FL Studio - latency settings - buffer size ASIO

What is the latency in audio recording?

The latency problem with digital audio recording is that it can take several milliseconds for the audio to be delivered to the monitor, because the monitor is not a discrete device.

This is particularly true in a multi-display setup. With a discrete monitor, there is no latency in audio, because the monitor is just one unit in a larger audio system.

For a multi-display setup, however, there will still be a slight delay before audio is transferred, because the monitors are moving around inside of the system. That delay is called the latency in audio.

In order to make things more efficient, audio is recorded at a lower sample rate to minimize the delay when recording. In order to do so, a video capture application (e.g. MPEG-1 to AVC) uses an adaptive sampling rate to capture audio, then interpolates that audio using the latency in audio recording.

Because the video is recorded at a higher sample rate than the audio, it can be processed faster, because it is recorded at a different rate. The video recording application is responsible for making sure that the video is delivered at the appropriate sample rate and that the audio file is processed properly.

This can improve audio performance, especially for high frame rates with large, loud monitors. To minimize this delay, the MPEG-1 to AVC process uses the adaptive sampling rate. This process allows the video file itself to be recorded at a slightly wider sample rate to ensure the audio file gets processed correctly

How to avoid latency in audio?

Latency could be a serious problem in recording in real-time and synchronization. For example when drums section is delayed with guitar you may have a experience that band is playing out of tempo but this is only the result of delay of digital buffer in the audio device.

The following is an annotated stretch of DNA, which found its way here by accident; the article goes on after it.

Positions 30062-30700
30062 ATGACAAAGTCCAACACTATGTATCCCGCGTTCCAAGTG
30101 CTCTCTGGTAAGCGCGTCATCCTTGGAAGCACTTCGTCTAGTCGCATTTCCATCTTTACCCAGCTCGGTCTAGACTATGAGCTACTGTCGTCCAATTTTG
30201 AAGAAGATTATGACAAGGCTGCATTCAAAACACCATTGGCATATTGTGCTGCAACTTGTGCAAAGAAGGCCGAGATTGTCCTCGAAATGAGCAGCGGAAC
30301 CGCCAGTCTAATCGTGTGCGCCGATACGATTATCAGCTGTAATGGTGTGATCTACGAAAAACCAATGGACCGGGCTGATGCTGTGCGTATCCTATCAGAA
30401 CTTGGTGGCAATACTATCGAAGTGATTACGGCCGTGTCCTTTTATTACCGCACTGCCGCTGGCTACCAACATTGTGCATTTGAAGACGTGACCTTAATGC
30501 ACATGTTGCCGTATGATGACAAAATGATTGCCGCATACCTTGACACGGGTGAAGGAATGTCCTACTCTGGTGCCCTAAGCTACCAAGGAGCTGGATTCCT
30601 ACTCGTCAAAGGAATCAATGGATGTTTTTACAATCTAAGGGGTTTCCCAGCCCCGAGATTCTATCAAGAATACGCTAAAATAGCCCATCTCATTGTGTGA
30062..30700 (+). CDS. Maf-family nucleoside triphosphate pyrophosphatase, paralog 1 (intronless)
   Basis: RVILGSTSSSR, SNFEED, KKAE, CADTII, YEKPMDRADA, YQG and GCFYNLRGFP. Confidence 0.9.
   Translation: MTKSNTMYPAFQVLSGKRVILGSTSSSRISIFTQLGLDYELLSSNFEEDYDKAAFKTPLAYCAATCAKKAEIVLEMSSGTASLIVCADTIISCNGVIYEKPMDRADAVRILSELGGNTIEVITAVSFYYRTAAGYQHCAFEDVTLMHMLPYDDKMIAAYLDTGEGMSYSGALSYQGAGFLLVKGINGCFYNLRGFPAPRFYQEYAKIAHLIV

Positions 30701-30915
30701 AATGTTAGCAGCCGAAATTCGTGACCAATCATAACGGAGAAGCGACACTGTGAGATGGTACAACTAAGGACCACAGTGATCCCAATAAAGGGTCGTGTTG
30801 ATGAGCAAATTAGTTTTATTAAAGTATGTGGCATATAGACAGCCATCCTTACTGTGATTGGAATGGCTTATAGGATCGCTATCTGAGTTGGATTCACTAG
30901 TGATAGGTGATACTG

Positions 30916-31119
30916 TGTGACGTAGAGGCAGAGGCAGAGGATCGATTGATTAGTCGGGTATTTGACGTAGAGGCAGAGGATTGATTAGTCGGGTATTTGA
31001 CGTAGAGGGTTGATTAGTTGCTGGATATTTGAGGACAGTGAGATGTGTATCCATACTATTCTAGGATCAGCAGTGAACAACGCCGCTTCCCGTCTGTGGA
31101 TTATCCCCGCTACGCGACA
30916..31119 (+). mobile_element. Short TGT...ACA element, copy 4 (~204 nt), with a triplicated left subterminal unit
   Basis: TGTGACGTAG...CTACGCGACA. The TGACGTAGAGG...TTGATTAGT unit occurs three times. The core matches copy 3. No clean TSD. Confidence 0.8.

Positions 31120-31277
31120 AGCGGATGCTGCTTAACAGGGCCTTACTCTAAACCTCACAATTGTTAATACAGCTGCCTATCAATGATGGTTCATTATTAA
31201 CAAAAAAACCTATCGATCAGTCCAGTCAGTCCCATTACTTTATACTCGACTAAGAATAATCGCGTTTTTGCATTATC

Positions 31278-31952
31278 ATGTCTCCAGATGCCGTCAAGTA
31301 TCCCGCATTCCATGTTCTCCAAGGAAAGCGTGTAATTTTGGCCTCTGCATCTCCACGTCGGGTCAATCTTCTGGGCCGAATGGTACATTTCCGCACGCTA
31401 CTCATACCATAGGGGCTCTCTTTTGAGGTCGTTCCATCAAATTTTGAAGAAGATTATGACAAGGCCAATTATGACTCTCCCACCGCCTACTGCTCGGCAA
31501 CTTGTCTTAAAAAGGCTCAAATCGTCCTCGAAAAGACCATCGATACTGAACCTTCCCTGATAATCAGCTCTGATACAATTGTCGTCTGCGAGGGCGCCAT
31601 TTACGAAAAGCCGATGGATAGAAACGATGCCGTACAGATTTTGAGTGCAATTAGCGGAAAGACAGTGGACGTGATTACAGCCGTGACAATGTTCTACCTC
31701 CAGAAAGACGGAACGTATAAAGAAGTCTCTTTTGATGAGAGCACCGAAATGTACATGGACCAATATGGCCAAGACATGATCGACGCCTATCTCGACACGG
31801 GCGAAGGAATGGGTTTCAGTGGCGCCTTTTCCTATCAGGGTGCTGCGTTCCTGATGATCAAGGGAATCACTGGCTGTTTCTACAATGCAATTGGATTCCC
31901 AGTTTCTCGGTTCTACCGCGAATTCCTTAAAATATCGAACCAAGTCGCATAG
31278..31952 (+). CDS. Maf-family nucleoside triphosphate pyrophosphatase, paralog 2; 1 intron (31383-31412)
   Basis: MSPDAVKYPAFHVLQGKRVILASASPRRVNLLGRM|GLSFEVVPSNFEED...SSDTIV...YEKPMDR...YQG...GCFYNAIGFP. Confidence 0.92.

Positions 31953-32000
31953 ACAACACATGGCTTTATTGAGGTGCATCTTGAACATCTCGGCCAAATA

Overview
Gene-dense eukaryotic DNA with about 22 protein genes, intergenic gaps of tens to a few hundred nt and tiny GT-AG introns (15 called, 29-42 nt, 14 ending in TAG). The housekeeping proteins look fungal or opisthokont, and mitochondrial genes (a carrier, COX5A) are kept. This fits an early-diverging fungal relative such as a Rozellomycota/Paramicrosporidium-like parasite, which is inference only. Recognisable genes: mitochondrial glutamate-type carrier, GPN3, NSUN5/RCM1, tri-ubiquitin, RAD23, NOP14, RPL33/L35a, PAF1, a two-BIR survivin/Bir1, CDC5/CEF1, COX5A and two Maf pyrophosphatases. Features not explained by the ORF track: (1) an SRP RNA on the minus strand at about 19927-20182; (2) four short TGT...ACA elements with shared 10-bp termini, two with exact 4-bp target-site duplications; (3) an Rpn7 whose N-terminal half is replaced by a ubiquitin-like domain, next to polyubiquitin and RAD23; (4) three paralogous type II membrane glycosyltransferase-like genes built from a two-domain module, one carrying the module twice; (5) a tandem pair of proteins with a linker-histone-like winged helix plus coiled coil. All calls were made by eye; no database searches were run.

In digital recording devices all acoustic wave (sine signal with harmonics) is digitized and sampled with some sample rate and bit-rate (size of the sample). This process is called sampling and quantitating.

Such computation operation requires some time and CPU is doing it on tiny pieces of analog sound called time-windows stored in buffer. The buffer size indicates latency. Smaller buffer size gives smaller latency but requires much more computation power. If you decrease buffer size over the limit of computation power – the output sound will be shredded, not continuous.
So to avoid latency you should use small buffers, the buffer size is limited (like 5 to 10 mB).

This is just one technique. The best technique is using the same buffer size with a small buffer size.
The best sample rates and time windows you can use is based on your budget.

For example if you can use a small buffer size for a recording and use a lot of samples at a high sample rate, this is very helpful in reducing latency and the amount of processing time for your audio. But if you use a lot of high sample rate and very little samples it will take longer to achieve the sound quality.

For example a low sample rate that is used a lot for a good track and a high sample rate used a little a lot for a bad track. This leads to some loss of bass and high pitched note.
This can also cause some harsh clipping. It could cause a loss of balance.


If this technique does not result in that, try to make the recording more interesting by adding more instruments or adding sound to the track.
This could cause a bit of distortion.
Another way that you can reduce latency is to mix your sample rate and sample size together. This is a good way to improve the quality of your output and also to reduce your processing cost and CPU.


A lot of people use a very narrow sample rate, and then make it big by making more than two channels of samples. It is usually very difficult to get a low level of bass to this low channel level.